Testing for drugs in the workplace now seems relatively commonplace as many employers, especially large corporations, financial institutions and arms of government, need to ensure that their employees are safe in the workplace.
Drug testing goes back to the 1950s when workers in the heavy metals industries and others would have their hair tested for depositions of heavy metals.
It was in the 1960s and 1970s that the US government realized there was a problem of drugs misuse in the armed forces, especially during the Vietnam War where heroin tended to be the drug of choice for many servicemen. Testing was carried out on samples of urine and a relatively high percentage of airmen, soldiers and sailors were found to have ingested drugs.
Since then, with regular testing programs, the percentage of service personnel found with drugs in their bodies has fallen significantly, a clear sign that the program is effective.
Types of testing
Although blood tests can be used for testing for drugs in the workplace, as an invasive procedure they are not particularly common. The three main methods that have developed over the years of development and production are tests for urine and hair, as alluded to above, and for oral samples, in other words, saliva.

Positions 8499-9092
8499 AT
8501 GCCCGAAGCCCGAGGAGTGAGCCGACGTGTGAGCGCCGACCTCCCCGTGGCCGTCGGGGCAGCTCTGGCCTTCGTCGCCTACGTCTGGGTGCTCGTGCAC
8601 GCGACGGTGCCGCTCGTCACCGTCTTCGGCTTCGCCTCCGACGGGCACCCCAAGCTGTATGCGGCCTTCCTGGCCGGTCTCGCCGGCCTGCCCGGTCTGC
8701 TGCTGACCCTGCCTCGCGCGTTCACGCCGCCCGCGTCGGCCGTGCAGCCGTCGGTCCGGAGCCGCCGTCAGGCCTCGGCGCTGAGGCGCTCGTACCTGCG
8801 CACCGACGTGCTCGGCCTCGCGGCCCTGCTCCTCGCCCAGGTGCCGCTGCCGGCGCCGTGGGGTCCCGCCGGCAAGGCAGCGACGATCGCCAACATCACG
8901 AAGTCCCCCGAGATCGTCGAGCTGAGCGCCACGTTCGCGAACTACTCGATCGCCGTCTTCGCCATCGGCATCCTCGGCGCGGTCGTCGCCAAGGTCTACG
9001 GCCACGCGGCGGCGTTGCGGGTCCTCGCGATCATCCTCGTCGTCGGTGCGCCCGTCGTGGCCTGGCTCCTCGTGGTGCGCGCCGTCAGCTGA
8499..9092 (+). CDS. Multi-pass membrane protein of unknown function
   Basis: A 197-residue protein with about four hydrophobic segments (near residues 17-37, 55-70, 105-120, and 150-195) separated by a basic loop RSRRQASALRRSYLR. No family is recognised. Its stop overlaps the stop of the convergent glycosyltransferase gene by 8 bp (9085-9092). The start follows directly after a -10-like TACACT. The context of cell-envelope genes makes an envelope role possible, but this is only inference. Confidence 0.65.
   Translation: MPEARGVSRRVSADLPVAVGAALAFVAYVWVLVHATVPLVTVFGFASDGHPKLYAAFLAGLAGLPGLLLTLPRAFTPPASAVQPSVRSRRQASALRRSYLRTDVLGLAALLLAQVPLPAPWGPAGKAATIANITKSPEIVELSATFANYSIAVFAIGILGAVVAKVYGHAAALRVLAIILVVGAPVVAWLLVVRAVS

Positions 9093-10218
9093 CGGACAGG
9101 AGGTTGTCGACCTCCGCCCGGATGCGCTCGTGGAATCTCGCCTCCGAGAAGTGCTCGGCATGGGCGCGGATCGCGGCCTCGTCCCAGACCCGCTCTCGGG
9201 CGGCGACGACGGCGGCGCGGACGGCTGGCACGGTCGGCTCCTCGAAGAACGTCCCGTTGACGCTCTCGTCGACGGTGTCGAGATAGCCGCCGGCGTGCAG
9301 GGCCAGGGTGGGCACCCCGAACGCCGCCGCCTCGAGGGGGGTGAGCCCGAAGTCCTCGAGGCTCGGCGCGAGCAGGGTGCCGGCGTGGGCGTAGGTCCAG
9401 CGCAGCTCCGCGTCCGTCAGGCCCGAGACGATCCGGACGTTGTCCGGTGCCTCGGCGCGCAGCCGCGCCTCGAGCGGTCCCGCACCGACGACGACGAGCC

One of the most difficult aspects that those developing drugs testing kits has been to keep ahead as far as possible against those who conspire to mask the appearance of drugs in their system. This has been rife in the sporting world, with athletes attempting to mask the appearance of performance enhancing drugs in their systems.
Happily, drugs testing has advanced to the point where it is less easy for a cheat to prosper in sport, though given some of enormous rewards for winning it is likely that attempts will continue to be made.
In the workplace, urine testing is a common procedure to determine whether a prohibited drug is in the system. The days of having to wait for a sample to be analyzed by a laboratory are gone, although of course labs still do this. Drugs testing companies provide kits where urine samples can be privately and safely taken and they can screen for a number of different drugs at the same time, often bringing results up in minutes. Accuracy levels are high thanks to continuous development.
Using hair for testing will mean the sample going to a laboratory for analysis. Techniques have developed over the years that detect drugs in a hair follicle. As the bloodstream feeds hair, anything being carried can usually be detected. Hair testing is generally considered more effective than analysis of urine.
Oral testing requires a swab to sweep the inside of the mouth, including the tongue, gums and cheek. Colored bands appear in the test area to indicate the presence or otherwise of drugs.
Tests for alcohol will be familiar to drivers, and alcohol testing from www.matrixdiagnostics.co.uk offers easy-to-handle breath and oral testing options to check potential levels of alcohol concentration.